Our parish celebrated it last night. Over many years and many parishes, I think we get it as close to right as I’ve experienced it. Children’s choir and older siblings of penitents numbered close to forty. No parish I’ve been associated with has managed numbers with that priority: it’s a tribute to Cheryl our outstanding director. Many of the choristers took advantage of the opportunity to go to confession. That is always heartening to see.
The music was straight-forward: Marty Haugen’s “Be Merciful” at Entrance, an alleluia before the gospel reading, and a concluding song, “Somebody’s Knockin’ At Your Door.” The second graders also had a song prepared. I’m not a fan of sacramental recipients “performing,” but this was a nice simple piece that fit. I played piano during the reconciliation time, but I let two of the girls in the choir take a turn at the keyboard.
Still, there were some aspects a little frustrating about the whole experience: the usual parents’ chatter, mainly. But it is nice to have them.
Especially this year, I question leaving the usual Advent & Lent penance observances as they are. Our two school reconciliation services have been scheduled two months apart: the 11th of December and February. Then it will be ten months more till next Advent’s service. I can imagine the low turnout from deanery priests–not to mention grumbling– if we did school penance services four times a year, which would seem about right to me.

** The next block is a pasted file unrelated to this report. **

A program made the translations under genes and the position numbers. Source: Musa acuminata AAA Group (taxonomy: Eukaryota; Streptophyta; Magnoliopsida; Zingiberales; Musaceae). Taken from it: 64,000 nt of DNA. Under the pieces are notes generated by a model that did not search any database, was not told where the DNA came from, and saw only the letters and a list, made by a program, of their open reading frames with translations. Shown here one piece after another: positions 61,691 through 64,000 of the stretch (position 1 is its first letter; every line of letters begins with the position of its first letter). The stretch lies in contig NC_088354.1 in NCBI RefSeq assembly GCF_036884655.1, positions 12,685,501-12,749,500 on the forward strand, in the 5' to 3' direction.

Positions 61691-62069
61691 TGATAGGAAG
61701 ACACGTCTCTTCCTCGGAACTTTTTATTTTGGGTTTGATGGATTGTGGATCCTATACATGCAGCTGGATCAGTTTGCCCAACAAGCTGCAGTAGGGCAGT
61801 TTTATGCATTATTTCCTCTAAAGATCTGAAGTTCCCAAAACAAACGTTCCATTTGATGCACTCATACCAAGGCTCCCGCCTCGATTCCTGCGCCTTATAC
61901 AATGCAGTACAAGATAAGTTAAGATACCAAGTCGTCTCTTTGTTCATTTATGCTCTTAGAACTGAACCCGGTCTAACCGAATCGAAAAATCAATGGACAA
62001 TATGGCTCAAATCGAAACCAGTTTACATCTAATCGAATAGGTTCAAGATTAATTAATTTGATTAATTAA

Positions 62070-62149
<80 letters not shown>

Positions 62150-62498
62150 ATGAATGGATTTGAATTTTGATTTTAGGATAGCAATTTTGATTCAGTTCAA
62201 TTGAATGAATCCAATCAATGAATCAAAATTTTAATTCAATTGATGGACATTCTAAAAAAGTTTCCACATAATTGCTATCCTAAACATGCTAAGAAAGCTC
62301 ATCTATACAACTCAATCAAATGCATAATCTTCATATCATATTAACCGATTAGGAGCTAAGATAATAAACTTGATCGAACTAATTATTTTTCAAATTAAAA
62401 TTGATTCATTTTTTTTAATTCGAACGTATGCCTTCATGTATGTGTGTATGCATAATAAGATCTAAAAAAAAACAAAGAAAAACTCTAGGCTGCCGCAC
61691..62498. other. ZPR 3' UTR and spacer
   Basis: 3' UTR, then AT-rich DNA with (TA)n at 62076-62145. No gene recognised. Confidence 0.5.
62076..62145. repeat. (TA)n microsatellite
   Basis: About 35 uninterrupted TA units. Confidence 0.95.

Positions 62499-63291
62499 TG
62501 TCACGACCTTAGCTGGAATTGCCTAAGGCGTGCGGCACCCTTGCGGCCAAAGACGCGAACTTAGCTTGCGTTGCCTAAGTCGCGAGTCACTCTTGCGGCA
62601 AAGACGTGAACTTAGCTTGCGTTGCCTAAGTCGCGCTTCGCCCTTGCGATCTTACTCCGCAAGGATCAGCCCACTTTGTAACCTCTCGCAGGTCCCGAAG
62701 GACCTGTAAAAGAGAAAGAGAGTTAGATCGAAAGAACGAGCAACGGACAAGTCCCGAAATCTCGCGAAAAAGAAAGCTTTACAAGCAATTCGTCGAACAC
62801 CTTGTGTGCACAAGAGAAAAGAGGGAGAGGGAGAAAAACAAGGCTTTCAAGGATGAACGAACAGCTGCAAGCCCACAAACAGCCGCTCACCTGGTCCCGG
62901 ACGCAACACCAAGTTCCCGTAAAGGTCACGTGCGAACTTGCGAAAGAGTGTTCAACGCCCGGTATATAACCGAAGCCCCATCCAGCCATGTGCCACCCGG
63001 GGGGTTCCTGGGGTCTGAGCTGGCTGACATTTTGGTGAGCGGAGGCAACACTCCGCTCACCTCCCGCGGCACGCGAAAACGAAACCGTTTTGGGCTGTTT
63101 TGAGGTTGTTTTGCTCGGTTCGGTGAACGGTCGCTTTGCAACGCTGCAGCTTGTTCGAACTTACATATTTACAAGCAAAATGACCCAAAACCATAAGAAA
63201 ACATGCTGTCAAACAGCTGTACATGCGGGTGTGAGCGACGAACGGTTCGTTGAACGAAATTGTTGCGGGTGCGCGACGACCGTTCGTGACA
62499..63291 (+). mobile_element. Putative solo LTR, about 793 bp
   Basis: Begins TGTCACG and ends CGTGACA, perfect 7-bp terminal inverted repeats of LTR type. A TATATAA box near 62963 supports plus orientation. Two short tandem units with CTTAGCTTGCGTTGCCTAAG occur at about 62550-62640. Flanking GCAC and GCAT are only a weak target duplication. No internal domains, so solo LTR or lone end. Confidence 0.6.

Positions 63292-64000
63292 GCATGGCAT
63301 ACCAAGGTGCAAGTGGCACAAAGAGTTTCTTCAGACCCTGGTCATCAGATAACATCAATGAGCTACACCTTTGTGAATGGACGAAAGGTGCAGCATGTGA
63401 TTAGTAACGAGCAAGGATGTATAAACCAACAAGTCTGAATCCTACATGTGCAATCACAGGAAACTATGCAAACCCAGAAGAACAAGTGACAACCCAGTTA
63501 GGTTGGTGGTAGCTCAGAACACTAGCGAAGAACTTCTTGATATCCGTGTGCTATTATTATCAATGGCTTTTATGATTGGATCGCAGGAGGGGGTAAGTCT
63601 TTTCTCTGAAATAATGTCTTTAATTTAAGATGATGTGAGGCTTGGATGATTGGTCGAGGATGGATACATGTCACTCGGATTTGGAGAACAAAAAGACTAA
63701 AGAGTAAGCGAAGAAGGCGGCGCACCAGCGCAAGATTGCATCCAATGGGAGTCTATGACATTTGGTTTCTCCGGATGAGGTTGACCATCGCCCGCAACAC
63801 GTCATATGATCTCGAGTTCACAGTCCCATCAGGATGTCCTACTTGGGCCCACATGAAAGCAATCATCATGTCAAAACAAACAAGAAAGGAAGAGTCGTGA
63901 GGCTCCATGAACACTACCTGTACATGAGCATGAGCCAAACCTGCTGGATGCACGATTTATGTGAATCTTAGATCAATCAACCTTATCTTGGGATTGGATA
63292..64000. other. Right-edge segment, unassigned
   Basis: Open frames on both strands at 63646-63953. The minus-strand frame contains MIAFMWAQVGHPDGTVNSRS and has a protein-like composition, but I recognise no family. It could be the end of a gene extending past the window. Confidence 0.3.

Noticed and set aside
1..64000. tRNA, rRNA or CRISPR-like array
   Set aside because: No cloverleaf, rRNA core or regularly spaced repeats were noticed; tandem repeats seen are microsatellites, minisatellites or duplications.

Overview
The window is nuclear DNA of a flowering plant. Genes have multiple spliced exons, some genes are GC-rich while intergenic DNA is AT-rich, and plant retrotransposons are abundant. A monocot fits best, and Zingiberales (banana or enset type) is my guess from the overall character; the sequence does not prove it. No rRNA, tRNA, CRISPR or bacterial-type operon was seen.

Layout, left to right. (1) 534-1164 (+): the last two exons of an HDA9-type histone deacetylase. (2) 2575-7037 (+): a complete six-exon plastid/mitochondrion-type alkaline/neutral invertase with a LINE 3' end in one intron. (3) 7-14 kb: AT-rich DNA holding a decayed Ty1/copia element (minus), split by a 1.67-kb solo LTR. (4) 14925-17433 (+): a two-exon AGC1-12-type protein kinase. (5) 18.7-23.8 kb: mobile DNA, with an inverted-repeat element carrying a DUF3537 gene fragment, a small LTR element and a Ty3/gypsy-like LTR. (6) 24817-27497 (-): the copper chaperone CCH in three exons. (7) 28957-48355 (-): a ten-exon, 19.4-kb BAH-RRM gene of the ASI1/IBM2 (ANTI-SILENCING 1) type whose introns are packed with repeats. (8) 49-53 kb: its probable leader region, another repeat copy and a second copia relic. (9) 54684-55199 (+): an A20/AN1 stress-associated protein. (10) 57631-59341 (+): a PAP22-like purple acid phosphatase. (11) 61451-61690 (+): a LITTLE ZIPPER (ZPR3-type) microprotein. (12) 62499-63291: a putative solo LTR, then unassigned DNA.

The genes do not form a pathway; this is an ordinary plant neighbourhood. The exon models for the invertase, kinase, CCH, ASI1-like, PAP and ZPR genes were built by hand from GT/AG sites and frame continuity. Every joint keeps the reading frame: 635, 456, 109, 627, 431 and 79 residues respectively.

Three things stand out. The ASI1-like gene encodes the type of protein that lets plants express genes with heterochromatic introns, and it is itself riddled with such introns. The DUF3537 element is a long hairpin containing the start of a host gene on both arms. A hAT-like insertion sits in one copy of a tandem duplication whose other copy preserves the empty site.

I think we do the kids no favors by segregating their sacramental experience in reconciliation from their families. A whole generation has grown accustomed to communal penance like they have pep rallies, DARE training, or scout meetings. How many adults continue those activities. And bring their kids.
Problem is, I don’t see bishops and clergy too concerned about it. Sometimes it seems all they’re concerned about is their experience “in the box” or at the end of the line. Not many seem to grasp the big picture, especially bishops.